Building an E-Commerce Site with Sitecore, Part 2 Separate E-Commerce Tools

Wednesday, February 20, 2013 @ 01:25

By: Brent McLean, Lead Consultant

In this series, I’m going through your options in adding e-commerce into your Sitecore website and looking at the pros and cons of each. In my first post I discussed the advantages and disadvantages of building a custom solution to your e-commerce needs. In this post I’ll discuss using a separate third part e-commerce tool, independent of Sitecore.

In this scenario you have two separate websites: your main Sitecore site and the e-commerce site. They aren’t integrated except perhaps by doing some styling of the e-commerce site make it look similar to the main site. Links are provided to move users back and forth between the two sites.

This approach has two huge advantages: time and money.

Assuming your business needs nicely fit within the capabilities of the many third party e-commerce tools, it can be very quick to get one of these solutions up and running. The e-commerce site can be something that is installed on your web server, but many are available as a hosted solution. A hosted solution is often not customizable, but the flip side is you don’t need a system administrator or developer to implement or maintain it. You’d purchase access, do some minimal styling within their controls, configure the store for things like taxes and shipping options, tie it into your merchant account, enter your products and you are ready for business. Even with the licensing costs of these services, they can be much less expensive than the other options.

PCI compliance is another advantage, particularly if the third party vendor hosts the solution. Credit card providers require that merchants adhere to PCI security standards. These standards are extensive, including a 50 page checklist. They cover technical details such as credit card encryption, but also have lots of requirements about physical and network security, necessary procedures and associated audits. Most of the work in being PCI compliant can be passed off to e-commerce vendor if they host and provide all of the e-commerce services.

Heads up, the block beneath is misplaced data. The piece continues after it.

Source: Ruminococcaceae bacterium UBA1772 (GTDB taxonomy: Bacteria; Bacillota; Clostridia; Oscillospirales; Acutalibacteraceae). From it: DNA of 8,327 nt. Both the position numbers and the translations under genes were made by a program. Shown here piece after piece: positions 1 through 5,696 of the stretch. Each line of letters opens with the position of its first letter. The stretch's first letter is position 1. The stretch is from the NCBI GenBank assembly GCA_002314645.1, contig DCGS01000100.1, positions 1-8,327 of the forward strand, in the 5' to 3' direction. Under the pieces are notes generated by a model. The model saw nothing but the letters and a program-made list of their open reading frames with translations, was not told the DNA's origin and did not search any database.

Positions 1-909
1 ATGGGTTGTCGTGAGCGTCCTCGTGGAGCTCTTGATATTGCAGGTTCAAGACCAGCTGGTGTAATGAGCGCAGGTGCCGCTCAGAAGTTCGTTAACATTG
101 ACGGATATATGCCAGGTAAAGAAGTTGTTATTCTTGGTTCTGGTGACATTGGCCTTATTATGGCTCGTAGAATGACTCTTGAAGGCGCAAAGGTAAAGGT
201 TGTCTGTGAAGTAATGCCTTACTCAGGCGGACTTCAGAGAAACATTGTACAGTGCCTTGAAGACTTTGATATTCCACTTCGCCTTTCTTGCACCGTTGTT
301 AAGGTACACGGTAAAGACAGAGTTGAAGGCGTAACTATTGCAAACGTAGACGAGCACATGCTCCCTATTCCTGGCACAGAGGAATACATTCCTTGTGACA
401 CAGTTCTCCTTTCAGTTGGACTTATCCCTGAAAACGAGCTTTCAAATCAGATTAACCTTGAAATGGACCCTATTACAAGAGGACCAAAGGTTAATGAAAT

So with those huge advantages, what’s the downside? The first downside is the assumption I mentioned about your business needs.

A third party tool can work well if it meets your needs, but if your business have more complex needs you might quickly find yourself chaffing at the limitations of the tools. For many businesses they are completely unusable because they don’t support the features you need. For instance, if your business promotes customized engravings and the e-commerce tool doesn’t support adding a message to each product during the checkout process, the tool won’t work for you, no matter how easy it is to set up. If you need your site to integrate into a lot of systems, such as ERP and CRM, you may also find it doesn’t meet your requirements. Check with several third party e-commerce tools in your evaluation. Some are very basic, but many are quite sophisticated in their capabilities.

Another disadvantage of this approach is that half of your site doesn’t benefit from having Sitecore. Content and navigation changes aren’t updated on the e-commerce site, requiring them to be updated again within the e-commerce administrative tools. In some cases you may need to pay the e-commerce provider to make these updates. Furthermore all of the benefits you get from Sitecore DMS don’t apply to anything with the e-commerce site, severely limiting the benefits of these powerful tools.

Lastly, the completely separate sites can result in a disjointed experience as the user moves back and forth between the main site and e-commerce site.  Difference in the e-commerce site’s look, navigation, and content can make for a more confusing experience.  For instance, a user may not understand why they can access their account information from the e-commerce site, but can’t while they are in the main site.

Pros:

  • Potentially the quickest and least expensive option to implement
  • Requires less development time from IT staff or Sitecore partner
  • Greatly reduces work in being PCI compliant

Cons:

  • Very little control over e-commerce capabilities
  • Limited abilities to customize solution for your business and integration needs
  • Ongoing licensing costs
  • Not integrated with Sitecore
  • Can’t utilize DMS within e-commerce site
  • Disjointed experience for end users

Best For:

  • Sites with Simple e-commerce needs that can be easily segmented from the rest of the main site
  • Sites that need to get e-commerce up and running quickly